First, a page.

Proper reward for work is elementary, my dear friends
A couple of weeks ago, I referred to Philip Johnson's observations on the architect's need first and foremost to secure work (AJ, 14.4.05).
I'm sure he also acknowledged that winning commissions is pointless if you fail to secure sufficient fees: miscalculate remuneration and the rest of the job will be a struggle that will sorely test your invention and ambition.
The profession has acknowledged its difficulty in identifying the value it brings to projects, and consequently to claim proportionate reward. There are too many stories of the decline of the architect - a once awesome figure now cast in the role of disenchanted draughtsman, or so legend has it. Doubtless, these reflections are not unique to our profession; assemble interested professionals and sorry tales will circulate. However, the celebration of an inability to claim reward marks a self-fulfilling prophecy. Financial failure, at least relative to our professional peers, has become the architect's birthright, or perhaps their burden for staking out the moral high ground.
The alternative view is that our profession, having once enjoyed fixed fees and the patronage of the government, is learning to cope with a new operational context. It is not that long since most architects worked in, or were commissioned by, local authorities.
We are coming to terms with the loss of a client base and the abolition of fixed fees. The final step would be to dissociate the word 'commercial' from the characters in Oliver Marriott's The Property Boom and realise that to be 'commercial' is neither a pejorative description, nor is it solely about the design of speculative offices.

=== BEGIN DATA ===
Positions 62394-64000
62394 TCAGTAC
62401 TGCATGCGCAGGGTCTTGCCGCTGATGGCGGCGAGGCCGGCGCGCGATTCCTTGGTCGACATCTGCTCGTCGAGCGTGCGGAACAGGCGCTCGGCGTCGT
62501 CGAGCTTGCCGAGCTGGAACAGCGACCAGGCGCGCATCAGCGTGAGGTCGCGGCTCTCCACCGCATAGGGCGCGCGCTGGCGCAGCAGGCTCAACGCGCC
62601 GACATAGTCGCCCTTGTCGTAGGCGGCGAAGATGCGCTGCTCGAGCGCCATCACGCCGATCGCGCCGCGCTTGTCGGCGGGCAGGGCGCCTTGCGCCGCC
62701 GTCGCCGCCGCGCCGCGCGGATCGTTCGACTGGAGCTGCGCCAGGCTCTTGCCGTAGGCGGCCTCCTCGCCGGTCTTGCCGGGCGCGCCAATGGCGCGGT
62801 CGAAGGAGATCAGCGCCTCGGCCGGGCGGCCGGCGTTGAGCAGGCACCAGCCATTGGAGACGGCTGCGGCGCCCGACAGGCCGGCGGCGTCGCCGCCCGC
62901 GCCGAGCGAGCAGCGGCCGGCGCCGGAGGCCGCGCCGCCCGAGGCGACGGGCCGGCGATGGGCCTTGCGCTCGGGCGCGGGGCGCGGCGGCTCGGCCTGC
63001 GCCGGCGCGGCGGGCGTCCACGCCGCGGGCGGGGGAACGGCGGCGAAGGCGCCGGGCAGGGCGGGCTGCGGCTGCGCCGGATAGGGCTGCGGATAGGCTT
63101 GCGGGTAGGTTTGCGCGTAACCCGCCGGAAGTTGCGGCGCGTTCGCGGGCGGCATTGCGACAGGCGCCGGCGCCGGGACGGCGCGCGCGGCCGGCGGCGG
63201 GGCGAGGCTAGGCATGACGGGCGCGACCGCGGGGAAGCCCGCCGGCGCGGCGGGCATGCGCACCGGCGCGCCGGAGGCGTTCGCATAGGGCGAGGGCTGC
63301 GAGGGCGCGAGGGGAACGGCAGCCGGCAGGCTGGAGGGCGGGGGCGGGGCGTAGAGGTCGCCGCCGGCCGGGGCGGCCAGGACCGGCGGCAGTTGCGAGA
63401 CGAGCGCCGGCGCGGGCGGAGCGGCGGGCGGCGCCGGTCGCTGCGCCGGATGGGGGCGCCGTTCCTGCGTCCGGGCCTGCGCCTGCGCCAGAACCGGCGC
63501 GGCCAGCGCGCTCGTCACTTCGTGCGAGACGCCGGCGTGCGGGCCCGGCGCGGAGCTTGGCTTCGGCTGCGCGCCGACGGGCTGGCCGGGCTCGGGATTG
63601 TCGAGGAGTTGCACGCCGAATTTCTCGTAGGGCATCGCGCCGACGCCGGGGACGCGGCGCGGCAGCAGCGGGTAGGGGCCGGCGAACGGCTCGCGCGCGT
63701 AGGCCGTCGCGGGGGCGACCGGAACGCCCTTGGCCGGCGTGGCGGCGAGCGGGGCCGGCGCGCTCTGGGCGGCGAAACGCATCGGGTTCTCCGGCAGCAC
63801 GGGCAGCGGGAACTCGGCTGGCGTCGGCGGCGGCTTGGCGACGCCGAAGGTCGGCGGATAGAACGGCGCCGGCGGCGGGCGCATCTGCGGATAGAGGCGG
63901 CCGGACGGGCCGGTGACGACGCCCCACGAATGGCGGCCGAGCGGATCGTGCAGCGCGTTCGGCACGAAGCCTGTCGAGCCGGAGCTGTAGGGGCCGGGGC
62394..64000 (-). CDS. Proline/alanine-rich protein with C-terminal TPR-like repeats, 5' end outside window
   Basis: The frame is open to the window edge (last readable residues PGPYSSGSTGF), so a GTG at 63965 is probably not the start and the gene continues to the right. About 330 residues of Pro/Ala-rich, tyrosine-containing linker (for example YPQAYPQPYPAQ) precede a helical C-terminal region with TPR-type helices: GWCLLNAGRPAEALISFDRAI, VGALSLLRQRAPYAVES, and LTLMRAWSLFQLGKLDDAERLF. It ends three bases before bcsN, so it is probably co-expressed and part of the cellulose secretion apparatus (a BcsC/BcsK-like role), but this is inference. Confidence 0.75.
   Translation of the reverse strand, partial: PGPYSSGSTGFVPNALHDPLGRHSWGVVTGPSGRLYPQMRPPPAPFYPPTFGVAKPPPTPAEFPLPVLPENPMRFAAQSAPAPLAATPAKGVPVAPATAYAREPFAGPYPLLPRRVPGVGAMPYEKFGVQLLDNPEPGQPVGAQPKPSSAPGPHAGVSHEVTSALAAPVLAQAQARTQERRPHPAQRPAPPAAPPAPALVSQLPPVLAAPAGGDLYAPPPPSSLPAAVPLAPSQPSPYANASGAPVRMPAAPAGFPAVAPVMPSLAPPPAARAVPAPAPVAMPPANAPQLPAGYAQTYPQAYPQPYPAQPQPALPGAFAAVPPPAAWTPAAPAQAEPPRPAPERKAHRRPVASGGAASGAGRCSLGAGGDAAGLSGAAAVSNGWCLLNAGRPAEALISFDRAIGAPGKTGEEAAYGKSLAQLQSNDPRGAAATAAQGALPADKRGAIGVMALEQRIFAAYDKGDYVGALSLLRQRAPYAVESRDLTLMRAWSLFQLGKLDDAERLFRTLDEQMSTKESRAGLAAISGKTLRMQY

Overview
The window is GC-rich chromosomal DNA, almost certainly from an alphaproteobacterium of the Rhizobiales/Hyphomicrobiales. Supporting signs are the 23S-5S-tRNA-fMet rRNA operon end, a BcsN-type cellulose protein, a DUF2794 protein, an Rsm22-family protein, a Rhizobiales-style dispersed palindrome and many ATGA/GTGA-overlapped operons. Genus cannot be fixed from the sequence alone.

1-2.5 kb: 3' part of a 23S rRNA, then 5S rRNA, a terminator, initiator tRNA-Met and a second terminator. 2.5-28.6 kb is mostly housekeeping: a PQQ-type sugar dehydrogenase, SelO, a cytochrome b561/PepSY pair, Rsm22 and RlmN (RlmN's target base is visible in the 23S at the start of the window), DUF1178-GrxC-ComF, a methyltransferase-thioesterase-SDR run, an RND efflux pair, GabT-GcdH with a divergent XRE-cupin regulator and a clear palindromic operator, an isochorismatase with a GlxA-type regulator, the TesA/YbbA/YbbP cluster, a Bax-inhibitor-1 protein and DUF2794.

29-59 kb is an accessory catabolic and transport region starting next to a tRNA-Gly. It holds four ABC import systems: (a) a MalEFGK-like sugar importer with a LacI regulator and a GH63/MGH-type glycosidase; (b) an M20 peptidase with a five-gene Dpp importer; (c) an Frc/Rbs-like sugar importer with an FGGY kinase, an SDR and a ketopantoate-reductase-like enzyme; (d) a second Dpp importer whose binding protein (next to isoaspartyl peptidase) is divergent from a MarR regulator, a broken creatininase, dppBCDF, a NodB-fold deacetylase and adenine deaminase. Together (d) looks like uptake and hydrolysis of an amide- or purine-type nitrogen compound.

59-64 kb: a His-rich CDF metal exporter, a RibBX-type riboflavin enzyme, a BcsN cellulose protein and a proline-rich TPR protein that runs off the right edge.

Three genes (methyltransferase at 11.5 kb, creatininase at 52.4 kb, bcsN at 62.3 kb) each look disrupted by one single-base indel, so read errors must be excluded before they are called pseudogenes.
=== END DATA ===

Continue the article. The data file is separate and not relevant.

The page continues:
We might then realise that our 'problems' are not to do with a poor attitude to employment, careers or that term of the moment, 'work-life balance'. These are just manifestations of the main problem brought about by insufficient fees. To do things properly and to reward people properly requires money: you can only pursue qualityof-life initiatives if you have adequate funds. This is not beyond us; we are skilled at persuading clients it is worth investing in materials of quality and value, and to take a longer-term view. Next, we have to apply the same logic to fee discussions. Good clients are not inevitably surprised by significant fee levels; it helps them value what we do, and, after all, they all have solicitors. Bad clients are not worth the inevitable losses.
Architects are necessarily optimists who try to push things on, so whatever fees we achieve, we undoubtedly have the ability to expend resource beyond the amount available. When we won the open international competition for Walsall Bus Station, the project was the major reward, but we were also delighted that the fee was 10 times that of any single previous one. We thought we could not possibly spend it all: but, come completion, we had, and half as much again. It was a salutary lesson and one that we still struggle to fully acknowledge: plan your resource, record how you deviate and recoup extras when, if and as appropriate.
I was reminded of this when bedding in new jobs and agreeing fees and resource. Yes, we wanted the jobs because they offered new architectural opportunities, but I had to hide my enthusiasm and (implied) willingness to cut our fee. I was reminded of what I should say by one of my partners, who was watching The Hound of the Baskervilles. The wealthy client speculated: 'Please will you take the case on, Mr Holmes. I think you will find our proposed fee more than handsome.' To which Holmes replied: 'My professional charges are on a fixed scale. I do not vary them unless I remit them altogether.' Fixed fees or not, we can still learn much from Conan Doyle's hero.